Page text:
Despite the global chip shortage woes, worldwide shipments of personal computers grew to 69.9 million units in the first quarter of 2021.
That’s an increase of 32% – the fastest pace in two decades – compared to the first quarter of 2020, according to research firm Gartner Inc.
As people bought personal computers, including both laptops and desktop computers, to help them work and study remotely during the COVID-19 crisis, the market rebounded from a weak 2020 Q1 to record the fastest year-over-year growth since Gartner began tracking the PC market in 2000.
China’s Lenovo Group grabbed the lead with a 25.1% market share (17,548,400 units), followed by HP Inc (21.4%), Dell Technologies Inc (16.5%), Apple Inc (8%) and Acer Group (5.7%), according to the report.
While Gartner does not include Chromebooks in its traditional PC market results, Chromebook shipments grew by triple digits in the first quarter of 2021, compared to a year ago, with growth primarily driven by investment among educational institutions in North America.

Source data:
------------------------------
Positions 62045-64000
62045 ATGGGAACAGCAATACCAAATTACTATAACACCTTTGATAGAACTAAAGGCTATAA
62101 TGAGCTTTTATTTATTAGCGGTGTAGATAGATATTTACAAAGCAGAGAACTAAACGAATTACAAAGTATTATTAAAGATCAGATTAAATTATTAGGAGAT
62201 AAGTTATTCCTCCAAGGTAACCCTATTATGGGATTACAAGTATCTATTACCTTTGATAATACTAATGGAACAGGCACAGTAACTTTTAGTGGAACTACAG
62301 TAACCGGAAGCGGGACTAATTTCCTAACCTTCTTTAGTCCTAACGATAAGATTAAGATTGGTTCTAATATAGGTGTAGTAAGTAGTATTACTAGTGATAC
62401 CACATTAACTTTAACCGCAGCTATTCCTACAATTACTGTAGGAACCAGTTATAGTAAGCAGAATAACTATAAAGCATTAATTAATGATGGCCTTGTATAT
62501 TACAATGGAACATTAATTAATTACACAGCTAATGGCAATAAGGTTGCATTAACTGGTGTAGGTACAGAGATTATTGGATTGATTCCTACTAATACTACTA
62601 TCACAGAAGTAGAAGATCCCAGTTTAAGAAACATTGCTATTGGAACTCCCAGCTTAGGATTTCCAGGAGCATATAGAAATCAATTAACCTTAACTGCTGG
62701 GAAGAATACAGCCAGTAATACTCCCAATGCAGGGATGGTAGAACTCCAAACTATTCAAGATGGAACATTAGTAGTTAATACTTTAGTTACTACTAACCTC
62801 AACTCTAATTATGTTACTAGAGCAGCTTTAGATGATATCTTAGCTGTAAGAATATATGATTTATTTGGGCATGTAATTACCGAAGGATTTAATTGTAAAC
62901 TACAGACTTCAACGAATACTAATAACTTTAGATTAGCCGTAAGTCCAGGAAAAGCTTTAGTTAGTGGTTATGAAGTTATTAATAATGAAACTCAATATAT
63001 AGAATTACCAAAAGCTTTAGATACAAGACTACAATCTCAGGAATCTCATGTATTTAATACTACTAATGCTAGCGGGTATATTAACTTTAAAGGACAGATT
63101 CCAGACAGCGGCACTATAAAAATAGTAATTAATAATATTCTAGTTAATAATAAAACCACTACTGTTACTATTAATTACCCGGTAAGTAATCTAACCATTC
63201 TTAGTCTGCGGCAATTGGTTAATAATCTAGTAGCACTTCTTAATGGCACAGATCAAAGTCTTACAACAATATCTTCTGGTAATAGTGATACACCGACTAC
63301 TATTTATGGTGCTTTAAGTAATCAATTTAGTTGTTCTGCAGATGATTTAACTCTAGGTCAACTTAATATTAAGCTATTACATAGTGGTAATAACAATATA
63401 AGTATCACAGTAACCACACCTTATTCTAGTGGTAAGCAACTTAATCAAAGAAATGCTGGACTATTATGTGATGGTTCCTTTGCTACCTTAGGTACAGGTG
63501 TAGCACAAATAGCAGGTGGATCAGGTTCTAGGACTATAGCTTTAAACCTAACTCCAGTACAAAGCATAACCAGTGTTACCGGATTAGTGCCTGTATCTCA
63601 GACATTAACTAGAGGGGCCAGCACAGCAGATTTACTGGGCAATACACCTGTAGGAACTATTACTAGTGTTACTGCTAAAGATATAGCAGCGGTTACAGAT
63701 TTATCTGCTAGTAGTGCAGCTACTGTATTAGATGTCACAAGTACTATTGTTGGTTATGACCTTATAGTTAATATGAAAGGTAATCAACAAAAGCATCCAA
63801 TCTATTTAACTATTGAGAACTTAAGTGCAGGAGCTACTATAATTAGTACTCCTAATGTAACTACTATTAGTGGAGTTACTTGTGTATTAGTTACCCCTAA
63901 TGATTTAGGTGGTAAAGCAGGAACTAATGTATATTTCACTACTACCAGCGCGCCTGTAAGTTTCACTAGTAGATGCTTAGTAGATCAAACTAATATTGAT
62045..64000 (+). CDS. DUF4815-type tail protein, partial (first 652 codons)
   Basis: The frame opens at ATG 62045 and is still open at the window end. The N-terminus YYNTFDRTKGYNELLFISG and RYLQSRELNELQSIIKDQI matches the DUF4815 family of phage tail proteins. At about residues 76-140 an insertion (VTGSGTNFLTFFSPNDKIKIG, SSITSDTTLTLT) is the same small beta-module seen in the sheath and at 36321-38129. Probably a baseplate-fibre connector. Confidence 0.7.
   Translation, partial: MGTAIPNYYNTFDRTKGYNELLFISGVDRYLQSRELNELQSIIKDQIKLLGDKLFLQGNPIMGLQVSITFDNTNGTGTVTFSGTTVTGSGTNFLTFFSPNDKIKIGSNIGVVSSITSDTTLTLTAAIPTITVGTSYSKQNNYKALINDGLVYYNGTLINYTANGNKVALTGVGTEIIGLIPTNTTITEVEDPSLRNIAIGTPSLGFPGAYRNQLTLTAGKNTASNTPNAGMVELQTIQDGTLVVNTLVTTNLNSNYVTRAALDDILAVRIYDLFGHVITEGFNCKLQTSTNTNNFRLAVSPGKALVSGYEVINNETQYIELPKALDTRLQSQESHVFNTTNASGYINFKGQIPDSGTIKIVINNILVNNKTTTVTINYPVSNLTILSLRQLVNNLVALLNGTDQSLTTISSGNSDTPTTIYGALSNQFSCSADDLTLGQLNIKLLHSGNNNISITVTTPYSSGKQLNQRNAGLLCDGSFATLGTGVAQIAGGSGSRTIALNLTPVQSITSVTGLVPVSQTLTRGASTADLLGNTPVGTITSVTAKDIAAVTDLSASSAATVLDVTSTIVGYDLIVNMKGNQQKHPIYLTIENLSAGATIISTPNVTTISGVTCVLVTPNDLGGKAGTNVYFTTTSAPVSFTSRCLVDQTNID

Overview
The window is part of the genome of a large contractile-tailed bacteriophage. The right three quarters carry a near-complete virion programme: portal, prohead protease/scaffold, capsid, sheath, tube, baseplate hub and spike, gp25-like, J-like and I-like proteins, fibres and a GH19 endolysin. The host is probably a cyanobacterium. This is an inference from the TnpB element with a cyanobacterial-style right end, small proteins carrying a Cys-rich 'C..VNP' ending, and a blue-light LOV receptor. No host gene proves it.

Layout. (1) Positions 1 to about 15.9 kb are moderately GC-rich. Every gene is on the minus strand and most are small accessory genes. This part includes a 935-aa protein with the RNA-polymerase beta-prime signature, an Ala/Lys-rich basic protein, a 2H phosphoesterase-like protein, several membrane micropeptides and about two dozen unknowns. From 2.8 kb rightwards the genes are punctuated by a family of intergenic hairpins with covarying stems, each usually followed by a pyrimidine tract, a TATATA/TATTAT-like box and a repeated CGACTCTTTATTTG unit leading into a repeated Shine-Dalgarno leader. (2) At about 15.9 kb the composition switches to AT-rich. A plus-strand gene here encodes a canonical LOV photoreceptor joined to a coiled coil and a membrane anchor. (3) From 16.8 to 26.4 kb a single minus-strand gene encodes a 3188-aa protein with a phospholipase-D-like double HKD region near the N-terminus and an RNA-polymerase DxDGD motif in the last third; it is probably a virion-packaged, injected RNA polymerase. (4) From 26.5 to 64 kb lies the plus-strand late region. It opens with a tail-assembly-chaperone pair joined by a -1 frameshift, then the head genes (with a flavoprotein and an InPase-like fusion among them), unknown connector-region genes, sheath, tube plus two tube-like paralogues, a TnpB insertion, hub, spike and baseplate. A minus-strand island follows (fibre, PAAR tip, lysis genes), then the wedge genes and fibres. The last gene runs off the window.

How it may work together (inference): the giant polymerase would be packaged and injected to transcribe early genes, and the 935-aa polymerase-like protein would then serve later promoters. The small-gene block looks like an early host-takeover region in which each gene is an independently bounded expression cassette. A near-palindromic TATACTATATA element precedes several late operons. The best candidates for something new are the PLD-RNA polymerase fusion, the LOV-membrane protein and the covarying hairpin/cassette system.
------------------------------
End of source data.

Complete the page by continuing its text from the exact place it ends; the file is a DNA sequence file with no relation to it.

If the Chromebooks are included, the total worldwide PC market grew 47% year-over-year.
“This growth should be viewed in the context of two unique factors: comparisons against a pandemic-constrained market and the current global semiconductor shortage,” said Mikako Kitagawa, research director, Gartner.
“Without the shipment chaos in early 2020, this quarter’s growth may have been lower. However, semiconductor shortages are now adversely affecting the supply chain once again, with shipment lead times for some PCs extending to as long as four months.”
While the chip shortage was originally concentrated in the auto industry, it has now spread to a range of other consumer electronics, including smartphones and personal computers.
However, Gartner remained optimistic about future growth.
“All this may lead to lower shipment numbers, it is still reasonable to conclude that PC demand could remain strong even after stay-home restrictions ease. Moving forward, vendors and suppliers will be closely balancing the need to meet underlying demand without creating excess inventory,” added Kitagawa.